THE statement which investors will have to sign before they can deal in foreign- listed shares has been released, paving the way for such trading to resume.
The safeguard was imposed by the Monetary Authority of Singapore (MAS) in order to ensure that investors know the risks they take when putting money into foreign bourses. Once such investors sign the statement with their brokers - acknowledging the risks they face by venturing into overseas markets - they can start dealing in foreign-listed shares.
The statement's release comes as a relief to the industry, as trading of foreign shares comprised 20 per cent to 30 per cent of many brokerages' business.
Brokerages are expected to roll out the implementation as early as next week to allow investors to trade foreign-listed shares on their online trading sites.
The final format of the risk-warning statement came as part of a recent MAS update offering guidelines on the sale of investment products.
UOB Kay Hian remisier Charlie Lim said: "The restrictions had upset both traders and brokers, and led to low and inactive trading volume for many foreign-listed shares."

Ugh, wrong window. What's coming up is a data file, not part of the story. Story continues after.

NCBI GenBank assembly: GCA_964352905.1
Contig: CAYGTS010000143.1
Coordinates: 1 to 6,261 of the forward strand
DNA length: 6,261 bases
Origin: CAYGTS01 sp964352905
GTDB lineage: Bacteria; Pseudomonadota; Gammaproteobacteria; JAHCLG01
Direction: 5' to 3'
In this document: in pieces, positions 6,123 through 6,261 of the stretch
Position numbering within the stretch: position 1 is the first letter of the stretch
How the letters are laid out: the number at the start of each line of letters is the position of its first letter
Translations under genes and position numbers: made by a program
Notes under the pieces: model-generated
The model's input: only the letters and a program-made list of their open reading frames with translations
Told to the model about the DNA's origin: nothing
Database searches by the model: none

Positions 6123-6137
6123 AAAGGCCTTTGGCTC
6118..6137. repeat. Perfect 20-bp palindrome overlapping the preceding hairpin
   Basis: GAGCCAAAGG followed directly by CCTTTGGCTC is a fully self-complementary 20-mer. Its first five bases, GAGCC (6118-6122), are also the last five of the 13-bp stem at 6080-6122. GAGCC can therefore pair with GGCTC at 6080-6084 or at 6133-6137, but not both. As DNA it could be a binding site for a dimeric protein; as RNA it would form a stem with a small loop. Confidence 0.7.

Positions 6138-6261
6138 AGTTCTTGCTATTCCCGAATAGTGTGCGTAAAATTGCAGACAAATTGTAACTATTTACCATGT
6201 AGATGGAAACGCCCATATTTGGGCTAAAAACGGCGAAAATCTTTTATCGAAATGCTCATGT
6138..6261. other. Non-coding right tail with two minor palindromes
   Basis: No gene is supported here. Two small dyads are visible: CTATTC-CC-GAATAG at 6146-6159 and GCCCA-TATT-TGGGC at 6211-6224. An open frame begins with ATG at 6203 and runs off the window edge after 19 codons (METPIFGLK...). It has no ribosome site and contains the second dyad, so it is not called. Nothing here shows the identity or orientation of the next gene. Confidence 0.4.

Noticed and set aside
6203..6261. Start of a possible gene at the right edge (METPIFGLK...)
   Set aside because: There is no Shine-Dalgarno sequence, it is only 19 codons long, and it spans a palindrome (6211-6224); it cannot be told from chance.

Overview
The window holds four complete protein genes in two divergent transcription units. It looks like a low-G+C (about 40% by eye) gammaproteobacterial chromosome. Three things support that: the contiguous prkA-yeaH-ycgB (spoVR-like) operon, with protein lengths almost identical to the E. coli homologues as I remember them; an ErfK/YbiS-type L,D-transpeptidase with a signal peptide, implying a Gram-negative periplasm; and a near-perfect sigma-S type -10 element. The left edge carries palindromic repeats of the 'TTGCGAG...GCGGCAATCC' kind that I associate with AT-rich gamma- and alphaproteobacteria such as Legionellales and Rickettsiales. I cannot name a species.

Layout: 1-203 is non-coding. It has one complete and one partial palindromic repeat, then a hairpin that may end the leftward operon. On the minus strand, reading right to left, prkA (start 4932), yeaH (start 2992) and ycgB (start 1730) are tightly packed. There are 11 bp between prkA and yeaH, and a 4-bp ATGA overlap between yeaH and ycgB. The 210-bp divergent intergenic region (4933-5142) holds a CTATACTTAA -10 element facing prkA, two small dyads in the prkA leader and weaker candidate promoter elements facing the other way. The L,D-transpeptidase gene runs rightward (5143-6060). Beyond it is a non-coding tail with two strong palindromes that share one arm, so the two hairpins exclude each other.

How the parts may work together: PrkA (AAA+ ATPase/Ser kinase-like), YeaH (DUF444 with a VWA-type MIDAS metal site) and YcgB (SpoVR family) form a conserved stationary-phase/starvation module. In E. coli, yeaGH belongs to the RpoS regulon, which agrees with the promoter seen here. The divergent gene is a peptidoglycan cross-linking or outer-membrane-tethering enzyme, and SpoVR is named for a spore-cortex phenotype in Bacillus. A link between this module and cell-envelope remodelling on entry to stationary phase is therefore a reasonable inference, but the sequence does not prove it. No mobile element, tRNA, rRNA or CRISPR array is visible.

Restrictions were imposed on retail investors in January to curb investing in what are classified as "specified investment products".
The aim is to protect them from dabbling in exotic financial instruments they may not understand, including foreign-listed shares. An investor who wanted to trade such products had to be "certified" by his brokerage.
This required him to either show that he had the relevant trading experience, or to take a test on the Singapore Exchange (SGX) website to show his competence.
MAS relented on the restrictions on the trading of foreign-listed shares in May. It said then that retail investors could trade these shares if the local broking industry could tag and identify those stocks that were essentially similar to those listed on the SGX.
The brokerage industry responded by "tagging" tens of thousands of shares and products across 14 stock exchanges that an investor could buy, regardless of his investment experience.
Although the deadline to lift the trading restrictions was slated for October, it was delayed, as the industry awaited the final copy of the risk-warning statement.